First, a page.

Kenyans mobile money use tops 10 bln USD
30 August 2013, 12:46
Nairobi - Kenya's mobile money transactions topped 10 billion U.S. dollars in the first half of this year, according to official figures.
The Central Bank of Kenya (CBK) statistics show that value of transactions stood at 10.02 billion dollars, surpassing the similar period in 2012 by close to 2 billion dollars.
In the first six months of last year, Kenyans made transactions worth 8.35 billion dollars, which is 1.67 billion dollars lower than what was recorded this year.
The rise in value of mobile money transactions in the Kenya is a clear sign of how the platform is deeply entrenched in the lives of Kenyans as number of subscribers also surge.
The bulk of transactions in the first half of this year were made in second quarter, particularly in May and June, where business surpassed 1.7 billion dollars.
In May, Kenyans transacted business worth 1.82 billion dollars, the highest in the history of the technology started in 2003 in East Africa's biggest economy.
In June, mobile money transactions stood at 1.75 billion dollars and in April, they were 1.63 billion dollars.
In the first quarter, the bulk of the transactions were made in January, where business stood at 1.64 billion dollars, before falling to 1.62 billion dollars in February and 1.55 billion dollars in March, according to CBK.
New tariffs by Safaricom
The upward growth of mobile money use indicates that rise in tariffs effected by Safaricom, which controls over 90 percent of the market, has not affected use of the platform.
Safaricom in February raised charges of Mpesa, the biggest mobile cash transfer service in Kenya with over 17 million subscribers. The company increased charges by 10 percent after government introduced excise duty of similar margin.
Mobile money users are now paying 0.69 dollars, up from 0.63 dollars to send and receive between 5 dollars and 11 dollars on M- Pesa. Sending charges are 0.37 dollars, up from 0.34 dollars and receiving fee is 0.31 dollars, up from 0.26 dollars.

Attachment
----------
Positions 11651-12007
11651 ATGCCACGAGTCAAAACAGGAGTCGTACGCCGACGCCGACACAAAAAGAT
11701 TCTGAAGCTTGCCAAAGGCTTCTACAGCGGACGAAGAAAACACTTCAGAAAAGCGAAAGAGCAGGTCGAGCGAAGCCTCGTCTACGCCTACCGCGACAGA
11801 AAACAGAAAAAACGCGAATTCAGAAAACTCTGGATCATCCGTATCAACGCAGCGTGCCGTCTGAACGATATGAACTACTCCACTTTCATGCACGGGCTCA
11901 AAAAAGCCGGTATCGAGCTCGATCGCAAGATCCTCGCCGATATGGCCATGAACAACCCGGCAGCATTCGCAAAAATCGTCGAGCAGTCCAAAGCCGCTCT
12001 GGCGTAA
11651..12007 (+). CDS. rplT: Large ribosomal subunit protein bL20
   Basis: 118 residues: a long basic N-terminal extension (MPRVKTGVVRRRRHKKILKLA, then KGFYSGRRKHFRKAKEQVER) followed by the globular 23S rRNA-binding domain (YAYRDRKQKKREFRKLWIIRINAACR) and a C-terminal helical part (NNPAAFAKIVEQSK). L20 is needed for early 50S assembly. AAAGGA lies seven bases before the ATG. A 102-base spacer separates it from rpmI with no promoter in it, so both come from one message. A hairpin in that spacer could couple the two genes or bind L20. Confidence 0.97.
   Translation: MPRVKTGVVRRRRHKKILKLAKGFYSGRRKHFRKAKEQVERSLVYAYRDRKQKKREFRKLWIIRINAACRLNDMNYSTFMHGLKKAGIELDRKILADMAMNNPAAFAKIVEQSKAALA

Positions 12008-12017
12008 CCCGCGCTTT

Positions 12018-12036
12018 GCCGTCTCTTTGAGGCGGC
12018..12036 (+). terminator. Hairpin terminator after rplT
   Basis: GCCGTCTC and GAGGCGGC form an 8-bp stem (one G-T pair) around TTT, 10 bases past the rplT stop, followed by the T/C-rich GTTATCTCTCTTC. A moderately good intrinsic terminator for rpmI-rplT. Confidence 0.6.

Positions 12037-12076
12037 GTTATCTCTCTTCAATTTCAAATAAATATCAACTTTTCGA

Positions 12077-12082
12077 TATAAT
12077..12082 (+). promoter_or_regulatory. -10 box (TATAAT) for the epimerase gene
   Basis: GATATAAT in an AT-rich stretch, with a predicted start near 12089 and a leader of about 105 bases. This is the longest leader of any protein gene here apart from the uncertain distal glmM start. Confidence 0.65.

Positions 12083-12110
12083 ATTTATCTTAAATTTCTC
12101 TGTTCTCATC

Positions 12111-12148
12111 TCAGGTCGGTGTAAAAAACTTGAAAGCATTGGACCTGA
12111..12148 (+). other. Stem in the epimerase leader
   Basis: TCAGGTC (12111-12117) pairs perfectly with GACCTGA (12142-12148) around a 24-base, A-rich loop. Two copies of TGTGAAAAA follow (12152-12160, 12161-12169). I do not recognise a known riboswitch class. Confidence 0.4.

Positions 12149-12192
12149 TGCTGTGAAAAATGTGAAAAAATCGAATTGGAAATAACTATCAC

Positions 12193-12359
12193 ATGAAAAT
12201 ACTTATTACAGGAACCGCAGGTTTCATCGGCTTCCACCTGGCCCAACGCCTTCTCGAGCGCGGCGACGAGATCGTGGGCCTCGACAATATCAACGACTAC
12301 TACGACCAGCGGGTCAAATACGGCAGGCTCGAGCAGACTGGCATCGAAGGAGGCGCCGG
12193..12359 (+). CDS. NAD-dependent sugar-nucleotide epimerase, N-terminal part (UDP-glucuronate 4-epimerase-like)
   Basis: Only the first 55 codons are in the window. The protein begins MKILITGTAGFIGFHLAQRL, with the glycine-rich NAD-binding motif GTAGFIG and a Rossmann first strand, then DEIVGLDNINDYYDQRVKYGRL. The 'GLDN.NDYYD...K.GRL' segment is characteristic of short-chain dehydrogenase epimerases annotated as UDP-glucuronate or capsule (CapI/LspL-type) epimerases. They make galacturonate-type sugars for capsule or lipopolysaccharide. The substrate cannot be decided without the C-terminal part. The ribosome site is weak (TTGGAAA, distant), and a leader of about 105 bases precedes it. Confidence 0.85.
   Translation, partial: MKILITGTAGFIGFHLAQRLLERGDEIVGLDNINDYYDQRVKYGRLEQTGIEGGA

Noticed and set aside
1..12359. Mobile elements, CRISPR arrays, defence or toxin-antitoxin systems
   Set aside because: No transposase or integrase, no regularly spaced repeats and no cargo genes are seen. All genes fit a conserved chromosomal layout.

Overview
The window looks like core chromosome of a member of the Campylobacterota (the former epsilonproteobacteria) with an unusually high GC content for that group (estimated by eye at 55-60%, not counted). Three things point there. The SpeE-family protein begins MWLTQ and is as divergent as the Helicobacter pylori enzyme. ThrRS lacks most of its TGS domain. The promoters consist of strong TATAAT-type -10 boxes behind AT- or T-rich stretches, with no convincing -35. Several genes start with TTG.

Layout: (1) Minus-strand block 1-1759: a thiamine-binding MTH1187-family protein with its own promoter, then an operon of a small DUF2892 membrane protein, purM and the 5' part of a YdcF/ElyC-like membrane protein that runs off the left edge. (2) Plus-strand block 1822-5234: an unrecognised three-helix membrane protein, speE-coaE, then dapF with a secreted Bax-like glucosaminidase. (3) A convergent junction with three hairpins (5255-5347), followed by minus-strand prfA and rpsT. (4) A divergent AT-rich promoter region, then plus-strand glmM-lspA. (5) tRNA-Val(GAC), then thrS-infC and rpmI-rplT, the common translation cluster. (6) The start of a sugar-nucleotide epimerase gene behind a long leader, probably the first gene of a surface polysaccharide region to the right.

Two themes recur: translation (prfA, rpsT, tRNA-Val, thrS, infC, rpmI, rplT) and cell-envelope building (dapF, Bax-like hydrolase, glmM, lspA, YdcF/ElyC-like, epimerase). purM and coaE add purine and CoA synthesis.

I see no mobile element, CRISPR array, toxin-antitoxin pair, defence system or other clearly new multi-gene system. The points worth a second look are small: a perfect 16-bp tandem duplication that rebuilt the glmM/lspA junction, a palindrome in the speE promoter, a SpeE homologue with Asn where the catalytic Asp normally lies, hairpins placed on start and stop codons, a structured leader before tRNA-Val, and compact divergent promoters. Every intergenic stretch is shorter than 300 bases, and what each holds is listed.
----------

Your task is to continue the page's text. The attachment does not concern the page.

Analysts feared the high fees will affect mobile money use as majority of subscribers complained about the new tariffs, which only Safaricom effected.
The others namely Airtel, Yu and Orange, which control a smaller share of market, maintained their charges.
"The popularity of the service, coupled with its ease and convenience in use as well as facilitation of electronic payments have continued to be the main drivers behind growth of mobile money," noted Communication Commission of Kenya (CCK) in its quarterly report released last month.
During the period in review, the number of mobile money subscribers increased to 23.8 million, up from 22.3 million in March.
In January, mobile money subscribers stood at 21.4 million. Kenya closed 2012 with 21.1 million mobile money services subscribers, according to CBK.
The rise in subscribers has seen East African nation residents carry out an average of 56 million transactions per month.
The bulk of transactions during the period in review were recorded in May and June at 60.4 million and 60 million respectively. On the other hand, the least transactions were recorded in March at 52.4 million.
The number of mobile money agents has also been on the rise as demand for service increases.
As at end of June, there were 103,165 mobile money agents in the East African nation, up from 85,548 at the beginning of the year.
The number, according to CBK data, has been growing by at least 3,000 agents each month, with the biggest rise being noted between February and March, where it rose by 5,000.
"The rise in number agents indicates increased accessibility of mobile money transfer services as well as creation of employment opportunities in the sector," noted CCK in the report.
The use of mobile money is expected to surge further in the Kenya, as service providers come up with innovative products to drive growth.
Safaricom recently introduced Lipa na M-PESA service, which allows customers to pay for goods and services using mobile money.
Through the platform, Kenyans can pay salaries, utility bills, dividends and fare, in the case of transport operators. The company a fortnight ago introduced another service, Lipa Kodi, which allows tenants to pay rent through M-pesa.
The services are expected to drive growth and use of mobile money in the East African nation. On the other hand, other service providers, including Airtel, have stepped up efforts to recruit more agents to deepen growth of their services.
Airtel partnered with Equity Bank to enable subscribers transact business through the bank's agency outlets.
The rise in mobile money usage this year will certainly see value of transactions surpass last year's, which stood at 18 billion dollars.
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